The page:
Hodder, hardback out now; paperback out April 24
A plane traveller kills all but one of his fellow passengers; a bomb devastates a political rally – can the divide between wolf and man be overcome?
It’s been said that the reason that the West will never win the so-called War on Terror is because the vast majority of people there – including those in charge of the military – simply have no comprehension of the vast gulf in mindset between them and the “terrorists”. If you don’t understand your opponent’s goals, you have no chance of stopping them achieving them.
That rift is at the heart of Benjamin Percy’s bleak and powerful novel of alternate history, in which those who suffer from lycanthropy stand in for various different groups across history. Percy never lectures – save for the odd scene centred around one of his key characters, a former activist turned lecturer – but by the end of the book you’ve got a pretty good idea of the changes in our history that have led to the state of events at the start of the novel. The ways in which various disadvantaged members of society have been treated are amalgamated into the lycans’ past, with some curveballs thrown in to ensure that you never are exactly sure how far an analogy is being taken.
Percy has a very direct approach. His sentences are, usually, short. They tell you what you need to know without unnecessary embellishment, but you never feel cheated on descriptions. Locales, including Percy’s native Oregon and the bleak fictional Republic, are brought to life so clearly that you could be presented with a photograph and recognise it instantly.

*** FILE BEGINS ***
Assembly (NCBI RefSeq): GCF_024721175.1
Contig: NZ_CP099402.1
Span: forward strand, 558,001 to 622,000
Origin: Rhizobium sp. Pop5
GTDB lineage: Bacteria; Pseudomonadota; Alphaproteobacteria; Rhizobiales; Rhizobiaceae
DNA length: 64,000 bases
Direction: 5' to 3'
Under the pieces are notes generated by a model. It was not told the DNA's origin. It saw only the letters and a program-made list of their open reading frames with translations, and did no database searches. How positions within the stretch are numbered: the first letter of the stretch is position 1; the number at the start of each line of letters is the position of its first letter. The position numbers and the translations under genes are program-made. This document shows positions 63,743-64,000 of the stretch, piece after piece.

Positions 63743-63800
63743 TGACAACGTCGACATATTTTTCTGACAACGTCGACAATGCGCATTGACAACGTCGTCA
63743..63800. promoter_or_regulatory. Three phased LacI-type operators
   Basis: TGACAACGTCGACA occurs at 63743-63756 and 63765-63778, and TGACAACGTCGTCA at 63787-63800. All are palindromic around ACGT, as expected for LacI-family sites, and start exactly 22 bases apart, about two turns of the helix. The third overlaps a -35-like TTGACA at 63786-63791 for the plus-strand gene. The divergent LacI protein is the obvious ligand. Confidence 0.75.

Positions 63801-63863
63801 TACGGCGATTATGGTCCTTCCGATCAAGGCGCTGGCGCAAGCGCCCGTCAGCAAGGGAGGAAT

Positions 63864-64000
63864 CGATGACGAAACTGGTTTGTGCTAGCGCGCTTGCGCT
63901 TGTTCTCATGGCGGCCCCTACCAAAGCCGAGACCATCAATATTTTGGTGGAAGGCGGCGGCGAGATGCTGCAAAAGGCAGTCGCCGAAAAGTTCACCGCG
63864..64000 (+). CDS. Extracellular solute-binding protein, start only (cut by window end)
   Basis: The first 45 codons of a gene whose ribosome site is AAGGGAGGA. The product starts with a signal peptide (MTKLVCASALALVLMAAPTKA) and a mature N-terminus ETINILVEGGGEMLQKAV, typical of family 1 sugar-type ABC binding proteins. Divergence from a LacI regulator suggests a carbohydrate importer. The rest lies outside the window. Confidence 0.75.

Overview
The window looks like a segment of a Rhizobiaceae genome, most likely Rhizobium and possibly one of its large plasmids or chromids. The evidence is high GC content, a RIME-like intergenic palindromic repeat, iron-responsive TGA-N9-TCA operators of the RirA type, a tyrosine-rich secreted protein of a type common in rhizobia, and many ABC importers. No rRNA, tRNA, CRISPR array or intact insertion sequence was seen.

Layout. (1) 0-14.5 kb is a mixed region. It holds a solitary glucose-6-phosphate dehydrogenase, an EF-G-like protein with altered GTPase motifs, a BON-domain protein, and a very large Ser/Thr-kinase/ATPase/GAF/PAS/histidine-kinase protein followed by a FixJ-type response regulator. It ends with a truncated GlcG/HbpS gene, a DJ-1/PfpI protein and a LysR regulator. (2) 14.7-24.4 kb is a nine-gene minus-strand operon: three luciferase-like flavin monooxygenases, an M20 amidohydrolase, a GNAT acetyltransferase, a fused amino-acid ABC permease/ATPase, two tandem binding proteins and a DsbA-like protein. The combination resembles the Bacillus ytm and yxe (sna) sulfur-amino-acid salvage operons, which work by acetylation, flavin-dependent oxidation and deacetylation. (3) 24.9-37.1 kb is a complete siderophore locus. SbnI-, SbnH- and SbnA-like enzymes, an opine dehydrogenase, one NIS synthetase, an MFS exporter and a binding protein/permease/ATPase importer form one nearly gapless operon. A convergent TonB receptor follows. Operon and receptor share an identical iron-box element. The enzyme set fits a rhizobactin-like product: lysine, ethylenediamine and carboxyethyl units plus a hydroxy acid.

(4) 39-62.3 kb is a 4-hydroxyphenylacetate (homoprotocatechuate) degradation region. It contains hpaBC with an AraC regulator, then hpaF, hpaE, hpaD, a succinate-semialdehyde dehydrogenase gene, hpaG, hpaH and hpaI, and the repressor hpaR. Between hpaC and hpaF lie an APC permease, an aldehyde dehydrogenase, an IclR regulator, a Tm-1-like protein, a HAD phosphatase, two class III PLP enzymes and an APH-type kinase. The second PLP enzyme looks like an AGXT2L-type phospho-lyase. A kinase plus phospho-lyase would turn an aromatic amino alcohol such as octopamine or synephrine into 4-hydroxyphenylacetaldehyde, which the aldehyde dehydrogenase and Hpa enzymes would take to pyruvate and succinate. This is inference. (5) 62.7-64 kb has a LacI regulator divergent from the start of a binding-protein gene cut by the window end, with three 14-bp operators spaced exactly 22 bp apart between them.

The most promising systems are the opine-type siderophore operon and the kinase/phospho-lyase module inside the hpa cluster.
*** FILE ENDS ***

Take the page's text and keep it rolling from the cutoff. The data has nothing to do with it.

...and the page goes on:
One benefit of this is that the shocks become more powerful. One thread of the novel deals with a politician who – as may come as no surprise – isn’t exactly true either to himself or what he stands up for. We witness his bodily functions, and are privy to his thoughts – but, like one of those closest to him, we are still shocked when the otherness to which he is now subject takes control.
Verdict: With a shock ending that dramatically ups the stakes even further (and in a book that features devastation on a massive scale, that’s saying something), this is a novel for those who like early Stephen King or Robert McCammon. Recommended. 8/10